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Authors

  1. Hader, Richard RN, CNA, CHE, CPHQ, PhD, Editor-in-Chief

Article Content

One of my staff members sought me out, looking for advice. At the end of our conversation she said, "I knew you'd say that!!" I was pleased with her reply because it confirmed that my behavior is consistent, affording staff the opportunity to predict my response. Do you ever experience anxiety prior to a conversation with a colleague because you're unable to predict his or her reaction? Does this behavior lend itself to avoidance, mistrust, or hostility? By evading a difficult conversation, you could jeopardize meeting organizational goals for fear of reprisal. Ask yourself, how can I develop and incorporate the necessary leadership skills into my daily practice to ensure that my interactions are dependable?

  
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Organizations are realizing that a leader's psychological makeup plays a part in his or her success. Many healthcare organizations require candidates for leadership positions to undergo psychological screening prior to joining the staff. These examinations repeatedly ask similar questions using different scenarios. Although you might feel as though your tolerance level rather than your leadership profile is being analyzed, you're really being tested to determine your ability to problem solve and use critical-thinking skills that can measure the consistency of your performance.

 

Dealing with issues in a consistent manner shouldn't be confused with inflexible behavior. Consistency refers to the reliability of the process you use to evaluate situations that require your intervention. It's important to be sure your decisions are made in harmony with the attainment of the organization's key objectives and strategic imperatives. The organization's goals should be developed in collaboration with nurse leaders and staff to ensure commitment from all levels. An aim of my organization is to "grow our own" nursing staff by providing an opportunity for continuing education. To be successful, managers must be flexible with the staff's schedule to accommodate school. Sometimes this requires negotiation, but because staff members are aware that it's an organizational goal, they can rely on their manager to grant their request.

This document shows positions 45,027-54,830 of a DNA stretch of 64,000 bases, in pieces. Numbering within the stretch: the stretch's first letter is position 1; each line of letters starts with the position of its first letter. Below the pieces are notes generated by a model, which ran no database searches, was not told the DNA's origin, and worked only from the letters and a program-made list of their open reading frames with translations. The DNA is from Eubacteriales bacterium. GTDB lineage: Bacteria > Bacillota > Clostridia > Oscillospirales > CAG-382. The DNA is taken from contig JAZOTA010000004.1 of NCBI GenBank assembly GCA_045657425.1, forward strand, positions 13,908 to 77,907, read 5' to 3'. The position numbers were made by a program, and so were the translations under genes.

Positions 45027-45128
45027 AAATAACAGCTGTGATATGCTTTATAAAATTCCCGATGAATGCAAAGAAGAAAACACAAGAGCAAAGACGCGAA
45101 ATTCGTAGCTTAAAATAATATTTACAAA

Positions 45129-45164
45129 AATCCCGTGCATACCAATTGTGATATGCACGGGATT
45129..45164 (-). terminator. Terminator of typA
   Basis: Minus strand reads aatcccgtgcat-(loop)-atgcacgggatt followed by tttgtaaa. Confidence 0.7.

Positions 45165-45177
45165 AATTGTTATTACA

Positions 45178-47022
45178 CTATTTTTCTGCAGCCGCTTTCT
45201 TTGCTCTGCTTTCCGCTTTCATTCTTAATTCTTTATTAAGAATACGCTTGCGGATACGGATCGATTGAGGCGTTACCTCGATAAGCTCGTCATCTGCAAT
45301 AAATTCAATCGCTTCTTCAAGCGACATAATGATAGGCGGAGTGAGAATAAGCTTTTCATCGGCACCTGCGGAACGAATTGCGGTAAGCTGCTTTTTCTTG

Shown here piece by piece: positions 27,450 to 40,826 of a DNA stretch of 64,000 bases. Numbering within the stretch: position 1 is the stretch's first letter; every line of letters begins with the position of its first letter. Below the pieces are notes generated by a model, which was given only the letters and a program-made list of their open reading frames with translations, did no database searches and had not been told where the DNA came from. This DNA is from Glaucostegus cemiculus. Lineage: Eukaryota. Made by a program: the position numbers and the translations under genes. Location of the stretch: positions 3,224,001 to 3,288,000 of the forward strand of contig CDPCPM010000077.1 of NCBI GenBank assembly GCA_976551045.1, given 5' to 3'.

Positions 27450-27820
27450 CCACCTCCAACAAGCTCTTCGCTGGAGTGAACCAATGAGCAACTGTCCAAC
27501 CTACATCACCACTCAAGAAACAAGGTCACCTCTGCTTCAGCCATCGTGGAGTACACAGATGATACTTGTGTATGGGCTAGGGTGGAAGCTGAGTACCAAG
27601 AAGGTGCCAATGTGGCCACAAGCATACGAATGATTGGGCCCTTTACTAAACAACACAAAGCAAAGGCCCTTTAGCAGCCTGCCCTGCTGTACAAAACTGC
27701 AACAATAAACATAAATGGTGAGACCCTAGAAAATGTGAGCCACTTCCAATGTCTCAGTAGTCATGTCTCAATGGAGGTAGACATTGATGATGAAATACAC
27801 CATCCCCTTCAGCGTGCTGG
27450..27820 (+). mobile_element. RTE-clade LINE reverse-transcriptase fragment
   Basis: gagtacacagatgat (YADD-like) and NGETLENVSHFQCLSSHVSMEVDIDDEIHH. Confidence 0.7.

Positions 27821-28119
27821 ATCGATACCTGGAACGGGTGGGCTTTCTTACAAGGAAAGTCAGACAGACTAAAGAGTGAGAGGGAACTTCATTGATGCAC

Although at times remaining fair to all parties involved can be a daunting task, it's an essential component of effective leadership. Your personal relationships, bias, or disposition shouldn't be a contributing factor in resolving problems. Favoritism will result in severe consequences, poor morale, and an overtly disgruntled workforce. It's critical that you make decisions reasonably, after taking into account their effect on all staff members. Minimizing exceptions, effectively communicating by sharing your rationale, and ensuring accountability are tools that can be successful when dealing with difficult issues.

 

Remember, consistency in action builds trust. Staff members who perceive their leader as reliable and dependable will learn they can count on him or her to make decisions with both their input and best interests at heart. Trust will develop over time and be substantiated through positive interactions. Honesty is the key ingredient to promote and sustain a trusting environment. Even when it's necessary to convey a difficult message, it's important to be truthful and forthcoming in an effort to promote harmony and mutual respect between you and your staff.

 

One technique you can use is to develop "sound bites," or repeatedly use the same phrases to convey a message. Using this communication technique ensures that you're sending information to your staff in a consistent manner. Carefully script sound bites to guarantee clarity and effectiveness.

 

Don't keep people guessing your stance on an issue. Be sure you take into consideration what's best for your staff and the organization-then consistently communicate it to ensure success.